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In 2022, and more specifically in June, the World Health Organization (WHO) issued a declaration of an outbreak of monkeypox and, therefore, a Public Health Emergency of International Importance (ESPII). In fact, if you think about it, this is the seventh time that the World Health Organization has done this classification in at least the last 15 years.
From this perspective, it is important to point out that the International Health Regulations (IHR), implemented by the World Health Organization in 2007, was configured as a legally binding agreement for 194 countries; It aims to prevent, mitigate and take necessary measures if any disease begins to pose risks on a global scale.
However, although primary health emergencies (PHEICs) can also be issued through infectious diseases caused by chemical or radioactive materials, all WHO declarations made in the past 15 years have been related to viral diseases. Check here the seven times the World Health Organization has issued these alerts. Read more!
H1N1 influenza (2009-2010)
In 2009, two San Diego kids were infected with H1N1, the virus that ended up adapting from the common flu to swine creatures. In fact, animals transmit viruses to humans is a common occurrence in evolution, however, the biggest problem occurs when humans start infecting humans, as happened with Covid-19.
In short, in late 2009, as this disease was resistant to some antiviral drugs, the World Health Organization declared the first ESPII since the creation of the RSI.
Read more: Find out the best seats on the plane to avoid infection with viruses and bacteria
Polio (2014 – in progress)
Historically, the polio outbreak in the United States occurred in the 1950s, and although it wasn’t the first outbreak, it ended up being the scariest yet. In fact, not much was known about the polio virus at the time, and Americans end up blaming everything from insects to immigrants.
In light of this, it is important to make clear that this virus, despite its serious consequences, is not as deadly as it was portrayed at the time; However, the rate of its contamination is ridiculous. In 2014, a primary health emergency (PHEIC) was declared, although there were only 74 cases of the disease worldwide, especially in Pakistan.
West Africa Ebola (2014-2016)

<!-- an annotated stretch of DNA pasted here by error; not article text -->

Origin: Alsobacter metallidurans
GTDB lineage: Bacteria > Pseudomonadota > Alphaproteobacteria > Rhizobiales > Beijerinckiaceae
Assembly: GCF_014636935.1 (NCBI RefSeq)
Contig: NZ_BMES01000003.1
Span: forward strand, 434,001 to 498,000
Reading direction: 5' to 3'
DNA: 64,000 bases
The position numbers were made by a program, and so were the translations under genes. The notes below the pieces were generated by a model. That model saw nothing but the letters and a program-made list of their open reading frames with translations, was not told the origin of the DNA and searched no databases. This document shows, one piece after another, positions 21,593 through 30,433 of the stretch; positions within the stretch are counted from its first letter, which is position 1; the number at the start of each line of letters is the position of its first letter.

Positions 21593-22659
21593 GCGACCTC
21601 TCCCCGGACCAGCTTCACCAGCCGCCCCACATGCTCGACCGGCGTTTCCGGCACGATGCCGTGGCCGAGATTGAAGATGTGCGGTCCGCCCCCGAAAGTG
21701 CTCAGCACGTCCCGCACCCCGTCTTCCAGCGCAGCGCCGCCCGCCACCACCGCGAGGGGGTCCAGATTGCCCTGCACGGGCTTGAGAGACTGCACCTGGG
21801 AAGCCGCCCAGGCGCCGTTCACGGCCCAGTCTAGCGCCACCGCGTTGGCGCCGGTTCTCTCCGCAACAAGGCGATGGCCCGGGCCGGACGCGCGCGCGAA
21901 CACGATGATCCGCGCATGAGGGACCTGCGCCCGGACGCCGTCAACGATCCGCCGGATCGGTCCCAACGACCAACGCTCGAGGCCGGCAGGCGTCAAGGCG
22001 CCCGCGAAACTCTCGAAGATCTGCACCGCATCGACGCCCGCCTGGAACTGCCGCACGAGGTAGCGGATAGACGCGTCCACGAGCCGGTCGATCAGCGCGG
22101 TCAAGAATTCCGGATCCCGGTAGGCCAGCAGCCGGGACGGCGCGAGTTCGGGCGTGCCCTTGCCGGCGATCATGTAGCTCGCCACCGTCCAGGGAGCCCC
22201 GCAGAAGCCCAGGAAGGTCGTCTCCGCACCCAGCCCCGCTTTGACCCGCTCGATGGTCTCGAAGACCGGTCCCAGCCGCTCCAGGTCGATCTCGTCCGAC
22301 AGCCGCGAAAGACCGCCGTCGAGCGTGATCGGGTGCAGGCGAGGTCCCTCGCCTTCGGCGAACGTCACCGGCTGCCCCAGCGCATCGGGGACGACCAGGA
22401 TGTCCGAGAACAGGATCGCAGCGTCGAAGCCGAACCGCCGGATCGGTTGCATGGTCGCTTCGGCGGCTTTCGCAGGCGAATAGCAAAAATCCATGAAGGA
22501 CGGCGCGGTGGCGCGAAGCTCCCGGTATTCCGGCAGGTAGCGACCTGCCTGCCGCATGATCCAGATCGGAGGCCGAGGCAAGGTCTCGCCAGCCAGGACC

In fact, the largest Ebola outbreak ever recorded was 28,000 cases of hemorrhagic fever and 11,310 deaths, with a 40% case fatality rate. Many people believe that the origin of the outbreak was in Guinea, in 2014, which was the year an 18-month-old baby was infected by bats. Then, four months later, the World Health Organization announced ESPII in August 2014.
In 2015, some doctors in Brazil began noticing cases of microcephaly in newborns. As a result, it turned out that Zika was the first arthropod virus – a virus transmitted by insects – to cause an international health emergency.
Democratic Republic of the Congo, Ebola (2019-2020).
Indeed, Ebola strikes again, but this time in the Democratic Republic of the Congo. During this latest outbreak, about 2,000 people died and 3,400 were infected. In late 2019 to early 2020, this was the largest outbreak of this disease in the country to date, but it lagged behind the outbreak that occurred years earlier in West Africa. As a result, the World Health Organization declared ESPII.
COVID-19 (2020 – in progress)
Recently, Covid-19 has become a global nightmare of the 21st century. On January 30, 2020, the World Health Organization declared a public emergency for the Covid-19 pandemic. This virus, as we see, has a very high rate of adaptation and infection, being one of the worst global epidemics in human history.
Monkeypox (2022 – in progress).
In the recent Covid-19 pandemic, the World Health Organization also declared the monkeypox outbreak to be a public health emergency of international concern. In fact, the virus is much less contagious than SARS-CoV-2, as its transmission occurs primarily through physical contact and especially sex. The disease in short is mild, although it causes a lot of pain, in addition to fever and rash.
With info from Mental Floss.
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